A Novel Nanobio Catalyst for Biofuels
AUGUST 27, 2012
Nanoparticles synthesized from noble metals such as ruthenium, rhodium, palladium, silver (Ag), osmium, iridium, platinum, and gold (Au) are attracting increased attention by researchers around the world looking for advances in such fields as biomedicine and catalysts.
Researchers from Argonne National Laboratory, the Illinois Institute of Technology, and the University of South Carolina working at U.S. Department of Energy (DOE) facilities at Argonne including the Advanced Photon Source (APS), have been successful in synthesizing and characterizing monodisperse gold-core silver-shell nanoparticles utilizing a bio-template that has potential as a water soluble catalyst for converting biomass such as dead trees, branches and tree stumps, yard clippings, wood chips, and even municipal solid waste into fuels.
Noble metals are attractive avenues for this research because, for one thing, unlike base metals, they are corrosion-resistant when exposed to damp air.
Bimetallic core-shell catalysts, where one metal is at the center, i.e., the core, and the second is at the surface, or the shell, provide distinctive properties, often a better reactivity, because the core metal particle could modify the lattice strain of the shell metal, which results in a shift of the electronic band structure of the shell metal.
Such core-shell, nanometer-sized particles are being studied in most national labs and universities.
In the field of bioinorganic chemistry, the use of protein cage templates has been recently developed as a promising method for the synthesis of uniform-size metal nanoparticle catalysts.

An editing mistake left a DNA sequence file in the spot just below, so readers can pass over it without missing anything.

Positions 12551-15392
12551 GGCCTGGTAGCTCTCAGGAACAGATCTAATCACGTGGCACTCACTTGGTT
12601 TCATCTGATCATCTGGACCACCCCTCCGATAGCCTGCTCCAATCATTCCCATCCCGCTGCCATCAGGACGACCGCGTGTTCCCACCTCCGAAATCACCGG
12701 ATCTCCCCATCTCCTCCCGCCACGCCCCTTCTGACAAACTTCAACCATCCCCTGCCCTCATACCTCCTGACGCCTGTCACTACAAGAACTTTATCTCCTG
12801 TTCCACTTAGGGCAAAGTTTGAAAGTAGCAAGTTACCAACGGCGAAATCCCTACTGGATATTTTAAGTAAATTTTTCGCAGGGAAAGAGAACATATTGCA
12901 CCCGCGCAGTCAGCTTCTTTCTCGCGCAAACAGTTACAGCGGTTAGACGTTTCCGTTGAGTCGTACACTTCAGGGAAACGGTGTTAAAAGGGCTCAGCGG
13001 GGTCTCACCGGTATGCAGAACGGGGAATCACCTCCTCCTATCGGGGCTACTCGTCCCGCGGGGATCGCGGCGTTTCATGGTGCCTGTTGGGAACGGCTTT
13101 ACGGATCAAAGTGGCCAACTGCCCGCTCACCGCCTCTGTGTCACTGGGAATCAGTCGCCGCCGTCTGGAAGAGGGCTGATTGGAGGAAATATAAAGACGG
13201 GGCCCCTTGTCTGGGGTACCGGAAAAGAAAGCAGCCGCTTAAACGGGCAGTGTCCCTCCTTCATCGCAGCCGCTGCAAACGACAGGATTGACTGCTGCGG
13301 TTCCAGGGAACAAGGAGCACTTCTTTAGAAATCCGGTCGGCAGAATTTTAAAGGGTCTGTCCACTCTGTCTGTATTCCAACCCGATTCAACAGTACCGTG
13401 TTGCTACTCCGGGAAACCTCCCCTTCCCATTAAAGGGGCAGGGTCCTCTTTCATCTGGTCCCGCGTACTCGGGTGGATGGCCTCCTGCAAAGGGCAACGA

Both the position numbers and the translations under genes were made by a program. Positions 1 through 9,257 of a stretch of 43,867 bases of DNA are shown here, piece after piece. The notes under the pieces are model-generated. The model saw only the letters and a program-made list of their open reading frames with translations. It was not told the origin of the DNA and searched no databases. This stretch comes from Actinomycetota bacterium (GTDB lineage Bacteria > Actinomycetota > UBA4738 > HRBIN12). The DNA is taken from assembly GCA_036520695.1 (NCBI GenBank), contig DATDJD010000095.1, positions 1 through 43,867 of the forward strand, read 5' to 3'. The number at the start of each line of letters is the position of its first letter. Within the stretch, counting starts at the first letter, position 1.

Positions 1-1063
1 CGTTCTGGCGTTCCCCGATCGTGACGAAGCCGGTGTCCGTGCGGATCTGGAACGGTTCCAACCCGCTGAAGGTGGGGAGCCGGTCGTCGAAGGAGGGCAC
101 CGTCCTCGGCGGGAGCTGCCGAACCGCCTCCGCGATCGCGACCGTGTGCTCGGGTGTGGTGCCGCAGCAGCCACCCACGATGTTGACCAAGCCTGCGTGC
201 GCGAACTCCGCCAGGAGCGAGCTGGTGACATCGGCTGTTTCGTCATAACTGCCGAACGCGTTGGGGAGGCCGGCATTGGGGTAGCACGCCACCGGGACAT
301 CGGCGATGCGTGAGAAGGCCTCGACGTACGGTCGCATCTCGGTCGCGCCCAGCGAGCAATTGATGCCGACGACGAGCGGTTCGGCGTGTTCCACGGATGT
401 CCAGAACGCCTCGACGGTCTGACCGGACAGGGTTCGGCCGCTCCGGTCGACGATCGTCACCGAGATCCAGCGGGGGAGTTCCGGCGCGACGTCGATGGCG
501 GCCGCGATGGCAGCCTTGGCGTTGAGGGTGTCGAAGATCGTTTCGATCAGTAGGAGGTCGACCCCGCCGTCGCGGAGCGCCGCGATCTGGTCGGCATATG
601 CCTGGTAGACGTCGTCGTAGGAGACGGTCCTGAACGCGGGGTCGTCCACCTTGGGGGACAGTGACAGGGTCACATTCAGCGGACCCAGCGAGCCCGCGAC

In this research, the protein cage template is apoferritin (Apo), which is the ferritin protein devoid of an iron core. This protein complex consists of 24 identical subunits and has a spherical shape with an outer diameter of 12 nm and an inner cavity of 8 nm, as shown in the accompanying figure.
The 8-nm cavity can be used as the location for a “nanoreactor” in which to synthesize the metal nanoparticles. The junction between the subunits consists of 14 empty channels, each 3-4 Å in diameter. These serve as a pathway between the exterior and interior of the protein core.
The metal ions, which function as the nanoreactor, diffuse into the hollow core of the Apo through these channels and subsequent reduction of metal ions in the cavity leads to one metal particle per Apo ferritin.
While the synthesis of core-shell nanoparticles has been proposed, to date there has been no report of a successful synthesis of core-shell nanoparticles inside Apo.
In a recent publication in the Journal of Materials Chemistry, the researchers in this study report for the first time synthesis of water-soluble, Apo-encapsulated, Au-core Ag-shell nanoparticles smaller than 5 nm in size and with a narrow size distribution, utilizing an unmodified Apo.
The particles were characterized utilizing several research techniques: small-angle x-ray scattering carried out at the X-ray Science Division beamline 12-ID of the APS; extended x-ray absorption fine structure measurements at the Materials Research Collaborative Access Team 10-ID x-ray beamline, also at the APS; scanning transmission electron microscopy done at the Argonne Electron Microscopy Center; scanning electron microscopy at the Argonne Center for Nanoscale Materials; and fast protein liquid chromatography performed at the University of South Carolina.
By carefully monitoring the amount of silver precursor, the researchers were successful in controlling the Ag shell thickness from one layer to several layers.
This method should lead the way for preparation of other core-shell nanoparticles that might function as new, potentially high-performance nanocatalysts for catalytic biofuel reactions in the future.
Such core-shell nanoparticles grown on a protein template can also be explored for future drug delivery systems.